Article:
O Pioneers! By Willa Cather. First published in 1913. Edition used in this review is by Oxford World Classics. 179 pp

The Decade Project

My library encourages reading with a Reading Passport. It is stamped each time you complete a book from a different decade. I like the idea of selecting a book from every decade from 1900 onwards. I will read one a month, from 1900s in January, from 1910s in February and so on and to review them here.

Previous posts in the Project

The House of Mirth by Edith Wharton, published in 1905.

The next decade: 1920s

I plan to read The Murder of Roger Ackroyd by Agatha Christie for March’s choice. Please make suggestions for subsequent decades.

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Bookword in Iceland

Reading and travelling are both experiences of visiting new worlds. I like combining them and set about finding bookish connections when I’m on the move. I went to Iceland in February. Not my idea, but my brother is celebrating what people call a ‘big birthday’ and I said I would go with him. He hoped to see the Northern Lights. I’m up for such things, especially when I get to visit a new place. Here are some bookish reflections on my brief time in Iceland.

Strangers in Iceland

In 2009 Sarah Moss went to live in Iceland with her partner and children. She had a contract for a year with the University of Reykjavik. 2009 was the year following Kreppa, the Icelandic term for the financial crash. Kreppa ended the years of silly and false money-making in Iceland. People were suffering.

Sarah Moss is a novelist, author of Night Waking (2011) and The Tidal Zone (2016), both excellent novels published by Granta. The book she wrote about her time in Iceland is categorized as ‘travel’. It is not like any travel book I have read. It is more of a what-I-noticed-when-we-lived-in-Iceland-for-a-year kind of book. It is called Names for the Sea: strangers in Iceland. I recommend it even if you are not planning a visit.

From Names for the Sea I got the impression that Icelandic people may look and behave like other Western people, but actually they are very different. Icelandic people have sense of themselves as distinct, and what it means to be Icelandic, and a pride in their country and culture. They like the perception that theirs is the safest country in the world (1.1 murders a year are committed on average. Sadly, the week before we visited, Birna, a young girl was murdered. There were searches and a vigil and a man from Greenland has been arrested.)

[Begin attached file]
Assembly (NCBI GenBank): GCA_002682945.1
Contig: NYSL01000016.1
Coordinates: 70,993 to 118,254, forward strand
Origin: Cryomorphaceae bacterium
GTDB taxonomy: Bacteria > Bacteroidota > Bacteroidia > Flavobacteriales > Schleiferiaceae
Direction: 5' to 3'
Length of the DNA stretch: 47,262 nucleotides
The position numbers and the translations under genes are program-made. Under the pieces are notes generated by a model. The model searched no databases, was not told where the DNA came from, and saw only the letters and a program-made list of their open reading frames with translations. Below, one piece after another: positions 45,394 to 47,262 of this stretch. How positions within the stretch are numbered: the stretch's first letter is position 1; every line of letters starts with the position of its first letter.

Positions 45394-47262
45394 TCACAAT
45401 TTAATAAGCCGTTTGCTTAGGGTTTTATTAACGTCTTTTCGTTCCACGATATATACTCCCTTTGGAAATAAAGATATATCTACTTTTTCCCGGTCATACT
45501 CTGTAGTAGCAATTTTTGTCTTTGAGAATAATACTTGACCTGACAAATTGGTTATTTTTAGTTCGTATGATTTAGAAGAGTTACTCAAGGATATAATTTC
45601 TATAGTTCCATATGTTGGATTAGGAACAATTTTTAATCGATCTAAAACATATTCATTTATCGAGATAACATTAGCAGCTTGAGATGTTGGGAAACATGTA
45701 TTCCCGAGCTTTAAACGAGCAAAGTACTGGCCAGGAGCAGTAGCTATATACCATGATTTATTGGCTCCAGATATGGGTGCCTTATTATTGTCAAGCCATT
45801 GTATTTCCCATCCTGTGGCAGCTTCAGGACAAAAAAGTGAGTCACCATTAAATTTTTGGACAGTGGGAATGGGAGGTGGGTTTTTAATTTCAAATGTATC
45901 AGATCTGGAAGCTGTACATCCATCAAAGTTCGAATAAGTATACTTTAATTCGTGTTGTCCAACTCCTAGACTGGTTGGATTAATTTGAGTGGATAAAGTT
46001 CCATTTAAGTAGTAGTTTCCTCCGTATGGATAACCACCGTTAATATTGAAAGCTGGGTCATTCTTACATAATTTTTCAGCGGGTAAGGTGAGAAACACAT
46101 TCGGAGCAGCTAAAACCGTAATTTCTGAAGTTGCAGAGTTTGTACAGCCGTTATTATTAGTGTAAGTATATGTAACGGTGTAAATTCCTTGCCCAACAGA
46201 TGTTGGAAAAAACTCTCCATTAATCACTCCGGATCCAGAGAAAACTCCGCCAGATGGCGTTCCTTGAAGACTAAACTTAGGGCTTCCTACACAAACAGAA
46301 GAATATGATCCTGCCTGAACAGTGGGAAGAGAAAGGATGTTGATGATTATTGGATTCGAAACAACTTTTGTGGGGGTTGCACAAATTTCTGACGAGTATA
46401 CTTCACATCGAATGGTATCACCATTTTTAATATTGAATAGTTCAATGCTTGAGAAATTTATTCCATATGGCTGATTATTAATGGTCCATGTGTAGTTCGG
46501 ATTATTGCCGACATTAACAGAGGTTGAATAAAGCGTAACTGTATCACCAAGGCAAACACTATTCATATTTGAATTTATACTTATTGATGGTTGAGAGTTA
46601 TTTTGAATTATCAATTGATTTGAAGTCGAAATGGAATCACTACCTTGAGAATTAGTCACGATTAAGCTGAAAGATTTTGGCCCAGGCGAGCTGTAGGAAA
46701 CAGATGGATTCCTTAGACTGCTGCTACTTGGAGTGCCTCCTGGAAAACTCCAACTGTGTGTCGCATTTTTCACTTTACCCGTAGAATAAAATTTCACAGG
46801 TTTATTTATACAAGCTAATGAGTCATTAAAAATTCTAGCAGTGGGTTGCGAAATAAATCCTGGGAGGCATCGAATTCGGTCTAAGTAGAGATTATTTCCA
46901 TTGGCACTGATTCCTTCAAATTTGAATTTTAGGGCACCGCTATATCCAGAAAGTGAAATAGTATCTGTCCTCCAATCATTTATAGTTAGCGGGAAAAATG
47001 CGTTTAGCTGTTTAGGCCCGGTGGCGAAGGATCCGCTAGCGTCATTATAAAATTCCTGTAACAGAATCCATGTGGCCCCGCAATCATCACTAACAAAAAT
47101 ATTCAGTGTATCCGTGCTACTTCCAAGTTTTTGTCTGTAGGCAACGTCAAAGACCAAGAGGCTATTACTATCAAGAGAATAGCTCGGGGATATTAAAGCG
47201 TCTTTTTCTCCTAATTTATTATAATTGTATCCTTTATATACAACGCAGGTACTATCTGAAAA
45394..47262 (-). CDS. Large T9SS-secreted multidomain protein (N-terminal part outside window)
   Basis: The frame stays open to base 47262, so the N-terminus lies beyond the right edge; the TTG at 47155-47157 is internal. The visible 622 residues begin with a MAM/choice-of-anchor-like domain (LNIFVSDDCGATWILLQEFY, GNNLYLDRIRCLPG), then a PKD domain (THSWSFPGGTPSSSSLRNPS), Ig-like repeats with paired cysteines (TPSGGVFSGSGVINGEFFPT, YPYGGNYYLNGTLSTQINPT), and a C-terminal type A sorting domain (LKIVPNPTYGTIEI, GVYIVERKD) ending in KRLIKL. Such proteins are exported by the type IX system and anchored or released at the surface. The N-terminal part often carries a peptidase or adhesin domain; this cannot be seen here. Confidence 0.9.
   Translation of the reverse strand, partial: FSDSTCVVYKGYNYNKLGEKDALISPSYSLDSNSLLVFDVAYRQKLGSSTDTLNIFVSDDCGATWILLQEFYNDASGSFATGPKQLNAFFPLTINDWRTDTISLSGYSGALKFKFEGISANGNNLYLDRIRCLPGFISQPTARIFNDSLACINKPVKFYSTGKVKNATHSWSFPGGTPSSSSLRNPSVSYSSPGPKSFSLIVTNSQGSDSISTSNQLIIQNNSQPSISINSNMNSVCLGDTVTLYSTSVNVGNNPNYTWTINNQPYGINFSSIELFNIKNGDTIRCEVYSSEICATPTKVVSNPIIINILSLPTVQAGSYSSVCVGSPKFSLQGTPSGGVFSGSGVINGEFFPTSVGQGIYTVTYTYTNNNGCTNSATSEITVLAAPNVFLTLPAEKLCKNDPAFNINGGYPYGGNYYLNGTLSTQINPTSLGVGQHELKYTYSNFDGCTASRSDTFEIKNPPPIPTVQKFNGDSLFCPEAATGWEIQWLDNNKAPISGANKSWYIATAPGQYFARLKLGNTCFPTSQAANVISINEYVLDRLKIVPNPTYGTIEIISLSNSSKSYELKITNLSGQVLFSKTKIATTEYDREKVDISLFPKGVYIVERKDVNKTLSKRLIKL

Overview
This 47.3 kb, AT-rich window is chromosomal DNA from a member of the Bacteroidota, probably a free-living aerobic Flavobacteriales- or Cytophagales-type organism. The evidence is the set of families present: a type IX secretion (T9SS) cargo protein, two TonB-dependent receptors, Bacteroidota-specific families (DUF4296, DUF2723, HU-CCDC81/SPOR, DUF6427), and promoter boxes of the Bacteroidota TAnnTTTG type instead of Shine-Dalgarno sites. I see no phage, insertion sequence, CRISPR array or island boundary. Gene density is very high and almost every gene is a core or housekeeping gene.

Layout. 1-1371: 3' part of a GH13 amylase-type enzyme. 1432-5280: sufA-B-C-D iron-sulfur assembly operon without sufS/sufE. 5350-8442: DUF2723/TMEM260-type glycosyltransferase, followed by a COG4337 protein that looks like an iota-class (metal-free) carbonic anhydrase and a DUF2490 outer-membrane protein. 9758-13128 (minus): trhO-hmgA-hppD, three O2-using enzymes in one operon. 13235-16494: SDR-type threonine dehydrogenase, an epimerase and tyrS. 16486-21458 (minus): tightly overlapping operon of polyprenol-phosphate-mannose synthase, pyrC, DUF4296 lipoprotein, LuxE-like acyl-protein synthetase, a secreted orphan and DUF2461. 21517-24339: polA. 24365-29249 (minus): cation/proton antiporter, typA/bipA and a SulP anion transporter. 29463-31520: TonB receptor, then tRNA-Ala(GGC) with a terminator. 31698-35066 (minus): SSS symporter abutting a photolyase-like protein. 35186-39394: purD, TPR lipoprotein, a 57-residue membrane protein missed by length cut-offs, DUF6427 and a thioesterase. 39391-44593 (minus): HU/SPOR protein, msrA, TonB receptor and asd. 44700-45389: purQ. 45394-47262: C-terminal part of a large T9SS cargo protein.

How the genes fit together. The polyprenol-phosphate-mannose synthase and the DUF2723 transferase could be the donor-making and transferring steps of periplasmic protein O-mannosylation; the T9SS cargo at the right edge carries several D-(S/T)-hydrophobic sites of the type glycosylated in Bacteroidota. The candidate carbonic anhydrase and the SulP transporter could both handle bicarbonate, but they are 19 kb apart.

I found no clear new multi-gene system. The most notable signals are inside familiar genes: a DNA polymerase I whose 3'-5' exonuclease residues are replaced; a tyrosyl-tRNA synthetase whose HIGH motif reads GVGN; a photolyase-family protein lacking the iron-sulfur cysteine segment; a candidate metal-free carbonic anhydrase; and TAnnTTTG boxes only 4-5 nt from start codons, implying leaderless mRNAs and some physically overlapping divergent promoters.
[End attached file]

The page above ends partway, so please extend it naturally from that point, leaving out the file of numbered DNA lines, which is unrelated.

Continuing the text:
Our sense of Iceland, as tourists, was that we should not be stressed. They had everything covered. Coaches and minibuses crisscrossed Reykjavik, fetching tourists from hotels and taking them on tours, information always provided about the arrangements. Even when our minibus broke down on the way back to the airport, a substitute was quickly fetched, and we proceeded with very little problem, delay or stress.

During her residence Sarah Moss found food banks, half finished blocks of flats and a poor exchange rate. We did not see the first two, but it was not cheap if you kept calculating the cost of things in £££s.

‘Icelanders knit everywhere,’ said Sarah Moss (281). The only person I saw knitting was a woman in the wool shop I visited, who demonstrated the way in which they hold their needles and wool. Icelandic sweaters and other necessary warm garments are widely available. I bought some yarn – how could I not?

I also learned from Sarah Moss that Icelanders take a coat with them all year round. In February this was not really in doubt. But in Reykjavik, we had rain and wind and the worst combination of these I have experienced this winter. But the temperature during the day never dropped below freezing. Out of the city it was another story.

Independent People

And now I am wading through Halldor Laxness’s novel Independent People. It’s a long story (more than 500 pages), an epic, about Bjartur a farmer in the desolate countryside, who is determined to become independent, who sees independence as the ultimate goal of all his labours. And labour he does, against the elements, bad fortune, hapless neighbours, the death of his first wife and a determined child. And Bjartur pays the price for his stubbornness.

Set in the early twentieth century, but describing life as it had been lived for many centuries, Laxness spares no detail of the crofters’ lives. Meetings of the men, coffee, rounding up sheep, falling into the Glacier River, the governance, relationships with neighbours … it’s all here. Especially the snow and the coffee.

Pingvellar National Park

What, I wondered, is the value of independence in an environment where cooperation and collaboration are clearly more likely to achieve desired outcomes?

Halldor Laxness, 1906 – 1998, published his novel in 1934-5. He produced other novels and translations, and wrote for the theatre. He was awarded the Nobel Prize for Literature in 1955.

Halldor Laxness 1955

Other bookish things

I need to reconnect with the Icelandic Sagas. The shops offered a hefty and attractive Penguin edition, but it seemed crazy to add such an object to our suitcase and to pay the Icelandic price. Iceland was only settled from 870. People had lived there before, but not successfully. The inhospitable landscape and climate would put off most folks. This is the stuff of good stories.

One of the many, many tours offered to tourists was The Game of Thrones Tour. We swam in the Blue Lagoon instead.

Our hotel had a bookshelf for guests. Prominent in the collection was H is for Hawk by Helen Macdonald, one of President Obama’s recommendations, and one of mine.